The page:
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BSC SI Shipyard Charles Evans Cron The DD Daly-519 and the DD Brownson-518 were 2 of the Fletcher class Destroyers built at BSC (sister ships). Below is the story of the Brownson. My Pop, a CPO was on the Daily that picked up the Browson survivors.
What's the chances of a S.I. boy being assigned to a SI built ship, that by the way his 3 brothers and his father worked on, and be in the same battle in New Guinea, and pick up the survivors of it's own sister ship that left the BSC yard the same week his ship did, but never saw each other again until that battle?. Pop always shook his head about that coincidence. The Daily was later hit by a Komakazi but was repaired in Australia and sent back out. I still have some of his memorabilia from that, his one and only, shore leave (RIP).

Loss of U.S.S. Brownson DD-518

In company with DD's HUTCHINS, DALY, and BEALE, the BROWNSON (Lieutenant Commander J. B. Maher) had escorted a troop and supply convoy from Cape Cretin, New Guinea, to the Cape Gloucester objective. This escort group was under Captain K. M. McManes, ComDesRon 24, pennant in HUTCHINS.

After reaching the landing area BROWNSON was ordered to conduct an independent patrol outside the reefs. For two hours, nothing to report. Then, at 1419, with the ship about eight miles north of Cape Gloucester, BROWNSON's radar picked up several enemy planes. They were members of a flock endeavoring to break through the Allied air screen for a strike at the invasion shipping. High in the clouds a fierce dogfight was going on-P-38's tangling with "Vals." Searching the sky with glasses, BROWNSON'S skipper saw two Jap planes hurtle down through the ceiling like smoking meteors. But nine or ten of the enemy eluded the Allied fighters and roared down to bomb the ships. Senior Destroyer Commander Captain Carter disposed the DD's to meet the attack, and they were maneuvering to do so when two "Val" dive-bombers swooped down on BROWNSON'S stern.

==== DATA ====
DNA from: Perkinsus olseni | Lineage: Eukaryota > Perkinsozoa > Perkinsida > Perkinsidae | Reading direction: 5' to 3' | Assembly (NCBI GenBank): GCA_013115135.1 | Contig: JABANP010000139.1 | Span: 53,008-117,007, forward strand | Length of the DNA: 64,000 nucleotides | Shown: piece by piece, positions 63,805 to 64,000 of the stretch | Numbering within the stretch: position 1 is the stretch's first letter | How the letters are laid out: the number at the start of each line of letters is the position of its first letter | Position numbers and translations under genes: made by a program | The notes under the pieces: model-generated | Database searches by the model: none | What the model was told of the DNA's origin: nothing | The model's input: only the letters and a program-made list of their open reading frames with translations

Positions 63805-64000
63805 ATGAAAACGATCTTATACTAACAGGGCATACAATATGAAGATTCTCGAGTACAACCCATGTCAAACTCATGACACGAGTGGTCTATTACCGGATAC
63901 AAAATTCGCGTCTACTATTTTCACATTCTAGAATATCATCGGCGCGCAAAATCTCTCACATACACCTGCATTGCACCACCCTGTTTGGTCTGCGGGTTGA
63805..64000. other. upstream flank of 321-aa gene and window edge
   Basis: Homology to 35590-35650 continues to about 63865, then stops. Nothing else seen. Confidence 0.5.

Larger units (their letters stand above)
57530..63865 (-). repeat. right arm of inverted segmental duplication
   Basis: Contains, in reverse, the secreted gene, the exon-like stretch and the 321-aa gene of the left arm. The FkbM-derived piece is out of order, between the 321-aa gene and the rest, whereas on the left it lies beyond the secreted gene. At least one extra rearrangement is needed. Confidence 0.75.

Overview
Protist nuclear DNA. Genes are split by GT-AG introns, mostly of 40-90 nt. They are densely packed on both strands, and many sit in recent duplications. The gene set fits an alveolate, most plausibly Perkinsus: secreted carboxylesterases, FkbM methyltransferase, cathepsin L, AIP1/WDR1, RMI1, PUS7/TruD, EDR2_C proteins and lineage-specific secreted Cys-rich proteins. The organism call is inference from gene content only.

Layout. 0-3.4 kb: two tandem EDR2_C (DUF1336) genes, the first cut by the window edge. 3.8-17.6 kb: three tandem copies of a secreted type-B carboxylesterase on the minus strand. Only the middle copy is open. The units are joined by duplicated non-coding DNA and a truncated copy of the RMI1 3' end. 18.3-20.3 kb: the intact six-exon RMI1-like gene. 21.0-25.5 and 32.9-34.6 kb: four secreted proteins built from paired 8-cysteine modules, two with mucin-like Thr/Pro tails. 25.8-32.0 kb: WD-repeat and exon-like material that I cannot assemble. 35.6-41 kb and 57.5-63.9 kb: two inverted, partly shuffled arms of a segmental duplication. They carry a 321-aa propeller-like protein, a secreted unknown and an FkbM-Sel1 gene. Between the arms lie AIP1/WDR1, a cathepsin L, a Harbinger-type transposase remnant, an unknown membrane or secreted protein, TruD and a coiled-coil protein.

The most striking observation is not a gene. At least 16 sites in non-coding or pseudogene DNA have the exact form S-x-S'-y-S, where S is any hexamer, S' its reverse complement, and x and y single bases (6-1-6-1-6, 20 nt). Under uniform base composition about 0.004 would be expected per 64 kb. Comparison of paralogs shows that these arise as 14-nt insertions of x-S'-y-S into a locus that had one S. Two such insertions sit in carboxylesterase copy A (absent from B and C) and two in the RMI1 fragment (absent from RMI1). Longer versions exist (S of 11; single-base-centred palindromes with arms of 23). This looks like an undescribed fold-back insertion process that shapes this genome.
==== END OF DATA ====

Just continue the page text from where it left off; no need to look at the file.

BROWNSON'S gunners lashed at the planes with 40 mm. and 20 mm. fire. One of the "Vals," scorched by tracer, went floundering off on a tangent. But the other ripped through the AA fusillade. Two bombs struck the BROWNSON near the base of her No. 2 stack. The destroyer staggered under a cloud of smoke and debris, then slumped in the sea mortally injured and afire.

BROWNSON was not the only ship blasted in this lightning attack. SHAW was badly maimed by the explosion of a 500-pound bomb which fell close aboard, and the shrapnel of near misses gave MUGFORD and LAMSON a clawing. The Jap air armada of some 80 planes paid dearly for the strike-at least half of the "bogies" were shot down by intercepting American fighters and AA gunnery-but BROWNSON was a heavy toll in exchange.

Lieutenant Commander Maher remarked BROWNSON's damage as devastating. "I rushed out of the pilot-house," he reported afterward, "and saw that the entire structure above the main deck, and the deck plating from the center of No. 1 torpedo "fount aft to the No. 3 five-inch mount, was gone." The ship's back was broken. As she buckled amidships, her bow and stern came up like the folding blades of a jackknife.

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